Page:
We’ve touched on the topic of meditation as one of the eight limbs of the Raja Yoga path outlined in Patanjali’s Yoga Sutras. People are often intrigued by the idea of meditation, but find themselves stymied by the fact that the practice itself can be elusive and often difficult to begin. The beneficial effects, however, are frequently profound and life-changing. While I don’t have anywhere near the education or experience to consider myself an authority on the topic, I do have enough personal experience to at least offer my unique insights and opinions about the practice. Without the slightest hint of hesitancy I can affirm that daily meditation has improved the quality of my life: I have fewer bad days now, I experience much lower anxiety levels, and I feel more blessed. No small feat!
All this and I’m kind of a puny meditator. I fit my 20 – 25 minutes a day in where I can, rather than at a consistent time and place, which seems to be the typical recommendation. Occasionally I bump the time up to 30 minutes, but this is nothing compared to the people I know who rise at 4:30 every morning to sit for an hour and a half. I am at least consistent about the practice itself, and I can tell a difference when it is lacking from my life. Sometimes I actually crave it, on the occasional day when life seems to be swirling around my head like a wind-frenzied leaf, rather than emanating from me. On those days meditation is literally a tangible grounding place, a centered home with a mud room for the soul’s dirty boots and psychic loose change. On other days, most days, the days that are smooth and soft as air, I drop easily into the open space created by hours of sitting in stillness, as the world breezes past unmolested by worry and angst.
This continuation of the meditative state throughout daily life is one of the reasons that meditation is the gift that keeps on giving. We introduce ourselves to the meditative state during practice (of both asana, or the physical practice and dhyana, or meditation) in part so that we can access it at other times and thus achieve an overall more peaceful and balanced existence. Sometimes, however, meditation can feel like a tedious chore, and twenty minutes can metamorphose into something that feels more like four hours. During these times our minds are trained to accept the difficulty, to breathe through it, and to come out the other side stronger and more centered, still imbued with enhanced or renewed abilities to more easily navigate the journey of daily life. Whether a short-lived struggle or a blissful oasis, meditation yields favorable results. What an incredible gift we have the ability to give ourselves.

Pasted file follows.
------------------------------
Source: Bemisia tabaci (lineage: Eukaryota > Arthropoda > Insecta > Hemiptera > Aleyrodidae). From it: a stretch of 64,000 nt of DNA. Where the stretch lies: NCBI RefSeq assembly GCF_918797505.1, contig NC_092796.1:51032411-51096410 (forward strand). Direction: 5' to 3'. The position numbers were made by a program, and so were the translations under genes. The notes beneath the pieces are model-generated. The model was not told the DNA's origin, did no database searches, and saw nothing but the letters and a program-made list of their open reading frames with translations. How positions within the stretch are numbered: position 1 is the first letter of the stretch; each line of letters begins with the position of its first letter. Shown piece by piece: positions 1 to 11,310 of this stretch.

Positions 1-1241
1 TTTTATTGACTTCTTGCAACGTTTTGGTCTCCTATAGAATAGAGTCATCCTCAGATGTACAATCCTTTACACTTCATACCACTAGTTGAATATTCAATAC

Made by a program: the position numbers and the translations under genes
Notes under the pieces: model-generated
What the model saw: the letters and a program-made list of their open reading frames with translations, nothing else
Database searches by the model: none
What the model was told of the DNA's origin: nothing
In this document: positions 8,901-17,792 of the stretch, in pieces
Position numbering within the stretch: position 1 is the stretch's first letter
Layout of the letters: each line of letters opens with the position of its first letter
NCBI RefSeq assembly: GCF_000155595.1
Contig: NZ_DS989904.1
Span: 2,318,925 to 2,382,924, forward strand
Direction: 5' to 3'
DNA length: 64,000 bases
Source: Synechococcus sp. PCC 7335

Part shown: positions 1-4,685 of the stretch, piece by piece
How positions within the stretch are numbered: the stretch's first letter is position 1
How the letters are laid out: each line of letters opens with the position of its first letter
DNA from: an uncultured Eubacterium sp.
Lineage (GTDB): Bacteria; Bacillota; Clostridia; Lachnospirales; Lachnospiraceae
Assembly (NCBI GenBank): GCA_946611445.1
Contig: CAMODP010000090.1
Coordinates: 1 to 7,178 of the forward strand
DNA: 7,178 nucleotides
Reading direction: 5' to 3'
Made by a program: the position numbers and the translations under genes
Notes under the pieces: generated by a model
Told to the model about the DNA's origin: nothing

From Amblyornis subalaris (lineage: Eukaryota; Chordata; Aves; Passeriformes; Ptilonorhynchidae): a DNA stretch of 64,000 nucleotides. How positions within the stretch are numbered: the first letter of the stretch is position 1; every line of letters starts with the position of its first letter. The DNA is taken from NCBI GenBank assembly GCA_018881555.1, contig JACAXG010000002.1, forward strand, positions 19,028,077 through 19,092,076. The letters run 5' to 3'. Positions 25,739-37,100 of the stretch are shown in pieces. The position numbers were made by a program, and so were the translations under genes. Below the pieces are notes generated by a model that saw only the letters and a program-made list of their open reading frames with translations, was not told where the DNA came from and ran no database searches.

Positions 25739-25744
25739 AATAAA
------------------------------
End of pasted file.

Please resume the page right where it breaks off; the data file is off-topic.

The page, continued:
But how exactly are we supposed to meditate? So many styles and methods exist, and I personally believe the most important thing to do is pick one and go with it. A very accessible technique for beginners which I used myself when I was first getting started is to simply sit quietly with closed eyes and, breathing slowly and deeply, count your breaths, up to 42. Go longer if you like. This counting method provides an obvious focal point for the mind, while also articulating the importance of breath. Another straightforward approach is to simply sit quietly and focus on the breath, observing the life-tide moving into and out of your body, in and out, allowing the body, mind, and breath the opportunity to merge.
From here the sky’s the limit. Some schools practice meditation standing up with the eyes open. Some people chant mantra, either silently or audibly. Some use visualization techniques, gratitude practices, and internal dialogue with their higher selves. All of these methods require focus, practice, and dedication.
While it may seem appealing to test out a bunch of different meditation techniques and in a way get to “play” with them all, many experts liken this dabbling approach to going place to place trying to find water, digging a bunch of shallow wells. They say you’ll never find the water unless you stay in one spot long enough to plumb the source, practicing one style of meditation. All approaches are equally valid -- the important thing is the practice, not its definition, as each path will eventually wind its way to your soul’s interior zen-garden. You just have to stay on the path, patiently stepping one foot in front of the other. And always remember to breathe… .